Forex traders brace for Erdogan’s election chaos

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Turkish flag on a DenizBank building. Turkey is expected to go to the polls on Sunday.

Ismail Ferdous | Bloomberg | Getty Images

THE turkish lira is already facing some of the most volatile conditions in global currency markets ahead of the country’s historic election this weekend, with traders predicting a likely meltdown if incumbent Recep Tayyip Erdogan retains his presidency.

The lira is currently trading at record highs of 19.56 against the American dollars – and market watchers predict it still has room to dive.

Turkey holds its presidential and legislative elections on Sunday. If Erdogan wins, the Turkish lira is “highly likely to collapse within months,” Cribstone Strategic Macro consultancy founder Mike Harris told CNBC.

“Ultimately, the lack of investment confidence will mean that the Turkish lira is likely to be among the worst performing currencies in the world for some time to come,” he said.

This is largely due to the unorthodox economic policies of the current president.

“For several years, under Erdogan’s wacky monetary ideas, the Turkish lira has been extremely volatile and in a state of crisis,” he said. Steve H. Hanke, who is a professor of applied economics at Johns Hopkins University.

The Central Bank of the Republic of Turkey did not immediately respond to a CNBC request for comment.

Turkey’s monetary policy prioritizes pursuing growth and export competition over fighting inflation. Erdogan endorses the unconventional view that raising interest rates increases inflation, rather than controlling it.

The president’s refusal to raise rates was instrumental in the pound’s historic fall from less than 4 to the dollar in 2018 to 18 to the dollar in 2021.

“Concerns over actual election uncertainty and then uncertainty over a potential change in government and how they might handle FX are driving the sharp rise in FX volatility to this 42.7 level. %,” said Paresh Upadhyaya, portfolio manager at Pioneer. Investments, which added that the pound’s volatility rate hovered around 10-12% in December.

“If Erdogan wins, which is our base case, USD/TRY could rise to 23.00,” Wells Fargo emerging markets economist and FX strategist Brendan McKenna wrote in an email.

“The lira is heavily overvalued following the intervention efforts, and depending on the direction of the election, the currency could move sharply in either direction,” McKenna said.

A “very clear rally” if the opposition wins?

Erdogan’s biggest challenger is Common Opposition candidate Kemal Kilicdaroglu, who has pledged to restore orthodox economic policies and calm Turkey’s skyrocketing inflation rate.

And if the opposition emerges victorious, the lira will start to strengthen, at least initially, Upadhyaya said.

“It will mean that the central bank of Turkey will regain its independence, that it will have the full mandate to pursue traditional economic policies,” he said.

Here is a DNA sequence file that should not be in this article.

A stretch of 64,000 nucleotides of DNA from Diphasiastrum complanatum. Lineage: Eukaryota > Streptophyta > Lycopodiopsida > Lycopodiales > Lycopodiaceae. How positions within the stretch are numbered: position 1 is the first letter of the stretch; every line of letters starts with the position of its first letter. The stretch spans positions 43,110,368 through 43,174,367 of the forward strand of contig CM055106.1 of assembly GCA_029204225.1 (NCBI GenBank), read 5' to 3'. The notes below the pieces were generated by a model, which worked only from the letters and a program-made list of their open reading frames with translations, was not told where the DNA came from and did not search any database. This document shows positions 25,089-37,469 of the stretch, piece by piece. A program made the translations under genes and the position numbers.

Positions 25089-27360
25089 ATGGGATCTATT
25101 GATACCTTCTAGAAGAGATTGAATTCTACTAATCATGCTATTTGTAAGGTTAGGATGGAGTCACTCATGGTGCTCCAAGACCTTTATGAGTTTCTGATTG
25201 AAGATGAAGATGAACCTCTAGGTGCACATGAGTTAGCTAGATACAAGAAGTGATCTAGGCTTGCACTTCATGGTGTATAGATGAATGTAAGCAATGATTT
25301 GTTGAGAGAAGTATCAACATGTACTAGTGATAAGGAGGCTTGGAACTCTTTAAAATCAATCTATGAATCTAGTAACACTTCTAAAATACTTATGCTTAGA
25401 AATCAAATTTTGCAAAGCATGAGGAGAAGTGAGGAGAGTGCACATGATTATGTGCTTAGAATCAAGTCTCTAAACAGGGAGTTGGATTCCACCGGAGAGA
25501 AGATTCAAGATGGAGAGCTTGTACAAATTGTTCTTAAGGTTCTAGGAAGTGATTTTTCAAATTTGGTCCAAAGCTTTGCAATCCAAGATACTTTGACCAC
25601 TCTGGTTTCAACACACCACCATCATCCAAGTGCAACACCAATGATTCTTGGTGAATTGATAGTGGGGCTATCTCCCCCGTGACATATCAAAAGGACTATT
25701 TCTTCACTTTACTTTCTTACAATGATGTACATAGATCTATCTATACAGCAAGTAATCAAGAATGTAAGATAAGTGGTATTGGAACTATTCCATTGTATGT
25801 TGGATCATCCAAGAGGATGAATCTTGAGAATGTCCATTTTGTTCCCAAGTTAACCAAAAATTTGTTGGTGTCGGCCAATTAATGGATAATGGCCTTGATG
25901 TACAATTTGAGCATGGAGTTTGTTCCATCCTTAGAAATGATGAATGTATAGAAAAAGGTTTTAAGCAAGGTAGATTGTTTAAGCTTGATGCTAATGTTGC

Higher interest rates would help reduce the country’s inflation rate, lead to a “pretty severe recession” and help shore up foreign currency reserves that have been depleted trying to defend the lira, he said. he continued.

In a regime change scenario, the pound could see a further decline in the very short term as FX intervention efforts come to a halt, but in the longer term it could experience a very strong recovery.

Brendan McKenna

Wells Fargo Emerging Markets Economist

However, any acute positive reaction will be short-lived, according to a Commerzbank report of May 9.

“The coalition is made up of small parties, which only came together to oust Erdogan,” wrote the bank’s senior emerging markets economist, Tatha Ghose.

“Market enthusiasm could wane if the coalition were to run into problems with cooperation or policy implementation, which would remind markets that Erdogan can return to power,” the report said.

Despite this, Wells Fargo’s McKenna anticipates a more optimistic long-term outlook for the currency.

“In a regime-change scenario, the pound could see a further decline in the very short term as foreign exchange intervention efforts come to a halt, but in the longer term it could experience a very strong recovery.”

Market offline

Turkey is currently struggling with an inflation rate close to 50%, after breaking a 24-year high of 85.51% last October.

Whether the pound plummets or regains ground, the impact is still likely to be contained domestically.

“Turkey is now a mostly disconnected market with much smaller flows and no real international participation,” Ghose told CNBC in an email. Similarly, Upadhyaya from Pioneer Investments does not provide any side effects.

“I don’t expect any contagion effects affecting other emerging market currencies or even G-10 currencies,” he said.



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